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Jun 24

Push Ups and Planks are Hard!  Always Room for Improvement!

 

Planks and Push Ups are forms of exercise in which one holds themselves up in a prone position.  The prone position of the body is when the front of the body is facing the ground or laying face down on the ground.  Supporting oneself in this position requires a particular set of coordination and muscles acting in unison.  Strength in the prone position can benefit our performance as humans in many ways throughout our everyday lives.

First, let’s look at why you would need to strengthen your body from this position.  Many movements throughout the day require you to be able to manipulate and stabilize objects that are in front of you.  For example, reaching out to get something, turning your steering wheel on your car, doing the dishes, pushing your BBQ to the other side of the deck…  These activities require performance from the pushing muscles of the upper body.  Some of the main pushing muscles are the pectorals, deltoids and triceps.  Extending the hands out and pushing something or reaching for an object uses the muscles responsible for arm extension and pushing movements.  In the case of this article, one can see that supporting the body from a prone position with the elbows locked out can help strengthen these examples of our pushing muscles’ performance.

Another reason to why it is important to strengthen your body from this prone position is because the posture of the trunk and core must be correct to perform the Plank and/or Push Up exercise safely and effectively.  I like to call the linear relationship between the thighs and upper body the “trunk-to-floor” angle.  By maintaining a straight trunk-to-floor angle while performing a plank; you will be activating the postural muscles surrounding the spine which are critical for good posture when standing or sitting throughout our stressful days.  As humans in this very busy era, we stand a lot and work very long hours in our jobs and activities.  Throughout the day, we can let gravity get the best of us and forget to have good posture.  An example of forgetting about good posture might be sagging forward at the head and chest region or sitting in slouched position with the shoulder blades rolled forward and neck drooping.  By performing a plank exercise in the prone position, we are putting positive stress on the muscles that we use to stabilize ourselves when standing and sitting throughout the day.  This positive stress will strengthen the postural muscles of the abdomen region and the muscles going up and down the spine.  Therefore, exercising the muscles of postural stabilization that we use while in vertical position throughout our day will substantially benefit our performance in our everyday lives when standing or sitting.

In addition to stabilizing oneself in this plank position assisting posture and coordination in pushing movement, planks in the prone position can assist us in an underrated exercise that a lot of people are afraid to admit they need improvement in.  This technique is the PUSH UP.  The Push Up is a very complete upper body pushing movement.  While performing a push up, the triceps, pectorals and anterior deltoids are utilized in unison with the muscles of postural stabilization.  This is common exercise that is avoided because it is challenging for most people.  This challenge is usually seen as a daunting, scary task… so people unfortunately avoid it.  However, there is a solution to make the Push Up more manageable… and that is by doing the Straight Arm Plank.  By maintaining a plank with arms extended for a prolonged period of time, the triceps, pectorals, core and thighs are being isometrically contracted.  This means that your upper extremity muscles, trunk muscles and lower extremity muscles are still doing work, but not to the extent of work that they do when performing a full push up.  Therefore, by holding still for period of time, you are working the same muscles that one uses in a push up.  These are the same muscles, just worked in a different fashion.  The Straight Arm Plank is more manageable than a standard push up.  To get better at Push Ups, put Straight Arm Planks into your weekly fitness routine.  Over a series of a few weeks, you will notice a huge improvement in your Push Up performance.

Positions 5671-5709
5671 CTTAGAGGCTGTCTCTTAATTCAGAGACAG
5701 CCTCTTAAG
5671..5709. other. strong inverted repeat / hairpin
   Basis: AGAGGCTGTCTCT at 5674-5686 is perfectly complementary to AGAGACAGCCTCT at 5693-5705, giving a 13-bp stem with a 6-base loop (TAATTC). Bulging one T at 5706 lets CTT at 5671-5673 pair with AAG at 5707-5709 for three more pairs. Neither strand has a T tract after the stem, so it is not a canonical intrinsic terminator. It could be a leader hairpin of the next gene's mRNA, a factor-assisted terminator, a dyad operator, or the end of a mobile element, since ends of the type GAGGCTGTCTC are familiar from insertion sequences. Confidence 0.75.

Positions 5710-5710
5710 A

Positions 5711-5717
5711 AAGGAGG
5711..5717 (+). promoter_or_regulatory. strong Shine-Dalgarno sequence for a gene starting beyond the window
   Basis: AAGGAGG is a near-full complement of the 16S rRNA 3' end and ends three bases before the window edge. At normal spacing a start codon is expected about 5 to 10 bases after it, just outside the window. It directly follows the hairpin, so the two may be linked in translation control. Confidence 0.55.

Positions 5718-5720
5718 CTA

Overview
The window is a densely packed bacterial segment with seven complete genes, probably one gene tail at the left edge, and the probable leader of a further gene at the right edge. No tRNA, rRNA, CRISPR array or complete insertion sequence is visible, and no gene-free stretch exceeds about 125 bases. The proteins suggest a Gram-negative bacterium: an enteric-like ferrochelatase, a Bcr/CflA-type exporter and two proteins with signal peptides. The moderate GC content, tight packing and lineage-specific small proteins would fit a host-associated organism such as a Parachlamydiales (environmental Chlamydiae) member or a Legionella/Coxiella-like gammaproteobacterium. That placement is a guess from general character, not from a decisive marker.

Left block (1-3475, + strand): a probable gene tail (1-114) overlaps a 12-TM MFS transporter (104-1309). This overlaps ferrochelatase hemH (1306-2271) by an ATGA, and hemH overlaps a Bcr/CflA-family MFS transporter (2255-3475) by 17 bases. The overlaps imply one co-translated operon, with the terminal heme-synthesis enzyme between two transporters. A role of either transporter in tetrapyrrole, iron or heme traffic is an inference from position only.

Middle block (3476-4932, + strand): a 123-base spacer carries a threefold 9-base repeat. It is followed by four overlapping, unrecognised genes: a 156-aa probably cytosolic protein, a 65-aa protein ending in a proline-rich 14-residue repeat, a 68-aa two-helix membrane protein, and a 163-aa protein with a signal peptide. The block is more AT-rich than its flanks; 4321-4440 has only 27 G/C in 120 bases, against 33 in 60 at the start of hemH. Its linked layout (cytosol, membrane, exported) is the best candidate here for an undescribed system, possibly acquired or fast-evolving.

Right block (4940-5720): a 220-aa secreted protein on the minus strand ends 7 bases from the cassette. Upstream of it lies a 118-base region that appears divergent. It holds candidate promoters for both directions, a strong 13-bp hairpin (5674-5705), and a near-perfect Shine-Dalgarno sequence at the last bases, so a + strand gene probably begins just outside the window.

Sometimes a Push Up can be a challenging and daunting task.  To get better at this movement, you have to start somewhere.  That is why instilling these little habits into your program will help to improve your efficiency and effectiveness of the Push Up.  Remember, practicing these sometimes overlooked movement and slowly sprinkling them into your exercise routine will make a more improved individual physically in the future.  Perhaps do a set of 30 seconds of Straight Arm Plank before your exercise routine.  2-3 days a week of this will make significant improvements to your fitness and physical performance.

Here’s a great video on some instructions on how to properly perform and modify the Elbow Plank and Straight Arm Plank.

 

Now go do some planks.